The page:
1. When I had a job that paid me for snow days (and late starts as needed), I enjoyed a snow day. But now if I don’t work, I don’t get paid, so for a lot of hourly workers snow days are expensive. Of course, if you try to go out on treacherous roads, you can wreck your car which can cost a lot more than a day’s wage. There were hundreds of wrecks over the weekend storm here, and I’m guessing most were caused when employers insisted people come work despite the conditions.

    Also, now we have makeup snow days on Saturdays-my daughter had a great time at school last Saturday (the teachers took it easy, at least on the Kindergarten kids), but there was no lunch provided. That’s not a problem for our family, but there were obviously kids who had missed two days of school lunch during our ice storm (which meant a long hungry weekend) and then weren’t getting an extra on their makeup school days.

    So I’m a lot more sensitive to the downside of snow days.

  2. This is such a sad way to think about these, but such a reality. Thank you for this post. Definitely sharing this! So informative and thought-provoking.

  3. I feel… safe from them here in Phoenix. But in Seattle I dreaded snow. People don’t know how to drive in snow and/or ice. And it’s a hilly place. Having grown up in Alaska, it’s terrifying to see how people in normal temperatures drive in inclement weather.

    So I’d stay home as much as possible. If I did have to walk to the grocery store — I was carless back then — I’d snicker at the people lining up at Napa for chains that they wouldn’t even be able to use a day or two later. Then hurry back home to avoid getting hit by some idiot.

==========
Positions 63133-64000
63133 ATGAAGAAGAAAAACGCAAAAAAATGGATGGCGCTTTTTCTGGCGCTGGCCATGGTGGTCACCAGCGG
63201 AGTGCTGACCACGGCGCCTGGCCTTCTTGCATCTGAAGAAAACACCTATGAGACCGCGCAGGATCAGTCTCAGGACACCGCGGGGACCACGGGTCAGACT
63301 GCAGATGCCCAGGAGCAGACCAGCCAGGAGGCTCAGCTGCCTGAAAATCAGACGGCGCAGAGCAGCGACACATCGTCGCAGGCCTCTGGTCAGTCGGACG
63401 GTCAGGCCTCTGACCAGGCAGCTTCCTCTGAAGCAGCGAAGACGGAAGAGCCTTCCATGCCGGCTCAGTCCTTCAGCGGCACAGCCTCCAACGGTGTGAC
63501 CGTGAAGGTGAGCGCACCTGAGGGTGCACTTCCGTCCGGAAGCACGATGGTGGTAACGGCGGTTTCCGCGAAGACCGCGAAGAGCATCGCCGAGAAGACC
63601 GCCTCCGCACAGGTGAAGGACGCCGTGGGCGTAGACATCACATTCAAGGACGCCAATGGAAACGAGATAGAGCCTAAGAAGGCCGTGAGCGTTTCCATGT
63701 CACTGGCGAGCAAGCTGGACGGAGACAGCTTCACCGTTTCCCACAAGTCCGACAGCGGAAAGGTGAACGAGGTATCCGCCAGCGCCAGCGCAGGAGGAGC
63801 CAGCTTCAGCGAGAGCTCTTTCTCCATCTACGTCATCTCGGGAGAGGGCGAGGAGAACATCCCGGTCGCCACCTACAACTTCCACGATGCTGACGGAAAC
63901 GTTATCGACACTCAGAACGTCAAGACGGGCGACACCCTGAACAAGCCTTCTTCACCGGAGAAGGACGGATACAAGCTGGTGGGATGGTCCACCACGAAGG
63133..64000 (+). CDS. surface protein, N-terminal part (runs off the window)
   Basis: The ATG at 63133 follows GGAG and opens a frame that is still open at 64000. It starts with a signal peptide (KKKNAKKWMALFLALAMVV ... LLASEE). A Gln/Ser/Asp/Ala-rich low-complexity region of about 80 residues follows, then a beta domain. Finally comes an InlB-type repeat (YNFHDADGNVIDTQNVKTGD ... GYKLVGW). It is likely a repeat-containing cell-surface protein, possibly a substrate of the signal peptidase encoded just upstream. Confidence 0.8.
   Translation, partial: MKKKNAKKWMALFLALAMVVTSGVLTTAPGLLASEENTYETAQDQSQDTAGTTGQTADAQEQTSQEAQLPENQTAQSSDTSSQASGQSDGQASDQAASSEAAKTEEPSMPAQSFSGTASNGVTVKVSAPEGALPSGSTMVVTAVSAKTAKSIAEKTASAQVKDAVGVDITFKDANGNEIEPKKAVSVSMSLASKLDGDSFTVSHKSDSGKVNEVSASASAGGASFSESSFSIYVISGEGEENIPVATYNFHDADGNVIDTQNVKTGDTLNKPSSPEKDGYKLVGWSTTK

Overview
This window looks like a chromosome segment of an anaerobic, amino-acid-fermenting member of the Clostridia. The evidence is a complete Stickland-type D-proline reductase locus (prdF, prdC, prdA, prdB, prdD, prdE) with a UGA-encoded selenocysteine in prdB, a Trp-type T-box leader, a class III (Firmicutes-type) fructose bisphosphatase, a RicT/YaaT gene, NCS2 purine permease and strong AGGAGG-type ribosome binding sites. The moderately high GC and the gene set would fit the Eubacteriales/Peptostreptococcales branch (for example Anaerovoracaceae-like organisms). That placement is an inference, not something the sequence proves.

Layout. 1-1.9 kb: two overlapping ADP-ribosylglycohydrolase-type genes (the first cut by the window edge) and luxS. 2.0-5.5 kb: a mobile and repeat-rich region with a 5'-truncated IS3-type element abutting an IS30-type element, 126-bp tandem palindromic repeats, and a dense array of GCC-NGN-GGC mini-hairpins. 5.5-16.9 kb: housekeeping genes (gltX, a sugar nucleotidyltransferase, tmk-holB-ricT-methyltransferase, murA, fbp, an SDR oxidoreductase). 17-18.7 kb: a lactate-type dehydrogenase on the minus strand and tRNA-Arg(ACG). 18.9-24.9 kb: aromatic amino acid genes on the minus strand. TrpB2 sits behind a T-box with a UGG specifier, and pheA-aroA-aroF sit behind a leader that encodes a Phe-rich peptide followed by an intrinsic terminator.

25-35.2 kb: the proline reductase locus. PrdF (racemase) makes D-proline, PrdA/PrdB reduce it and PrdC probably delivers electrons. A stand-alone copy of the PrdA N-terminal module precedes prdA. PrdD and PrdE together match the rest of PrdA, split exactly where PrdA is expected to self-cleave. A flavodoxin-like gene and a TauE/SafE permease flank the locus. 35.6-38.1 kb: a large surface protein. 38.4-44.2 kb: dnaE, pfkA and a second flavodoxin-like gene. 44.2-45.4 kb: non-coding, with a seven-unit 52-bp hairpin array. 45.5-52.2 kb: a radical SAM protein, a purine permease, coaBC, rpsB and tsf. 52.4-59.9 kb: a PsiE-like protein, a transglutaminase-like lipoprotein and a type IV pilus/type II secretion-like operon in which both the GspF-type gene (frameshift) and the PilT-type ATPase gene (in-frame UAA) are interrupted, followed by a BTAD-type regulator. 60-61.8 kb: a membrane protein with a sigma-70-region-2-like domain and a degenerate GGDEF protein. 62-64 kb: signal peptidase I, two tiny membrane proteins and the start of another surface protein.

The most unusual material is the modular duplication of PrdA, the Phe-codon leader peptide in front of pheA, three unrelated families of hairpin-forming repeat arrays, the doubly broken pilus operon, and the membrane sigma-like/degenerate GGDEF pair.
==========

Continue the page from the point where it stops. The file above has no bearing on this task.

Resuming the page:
4. Employees in my NY office get snow days off, with pay. I work from home so I don’t. It never would have occurred to me that kids go hungry on snow days. Thanks for sharing.

    • Sure. Sorry to write something sad, but I thought it was a perspective worth considering. I’ve got so many rumbly bellies in my classroom this year that my heart just breaks thinking of them sitting home hungry.

  5. From the perspective of a young kid not knowing the reality of the other side – my heart used to rejoice as I performed the “snow dance” for days off like this. The realities behind snow days that you just brought forward, certainly make me think the opposite. As I’m older I recognize now that these are real realities – especially the child care cost aspect. When sometimes one, or the other parents make the active choice of not even working any longer because it’s more reasonable to stay home to watch their child versus bring in another stream of income. I never witnessed these conversations until I started out in the professional world. Thank you for bringing to light what the realities are.

    • The childcare dilemma is so unnerving to me in general. I would be lying if I said it was a serious factor in the kids, no kids decision for us personally. It’s interesting how much perspective shifts when we enter the professional world, no?

  6. Hey, Penny. I wouldn’t know what to do if the pilot light went out on our furnace. Very sobering reminder of how difficult it is for too many of our neighbors. Thank you for making the abstract concept of poverty all too real.

    • For sure! I felt like a total Debbie Downer writing it, but so many of my colleagues even still eagerly await snow days, and I realized how we don’t always see them for what they are.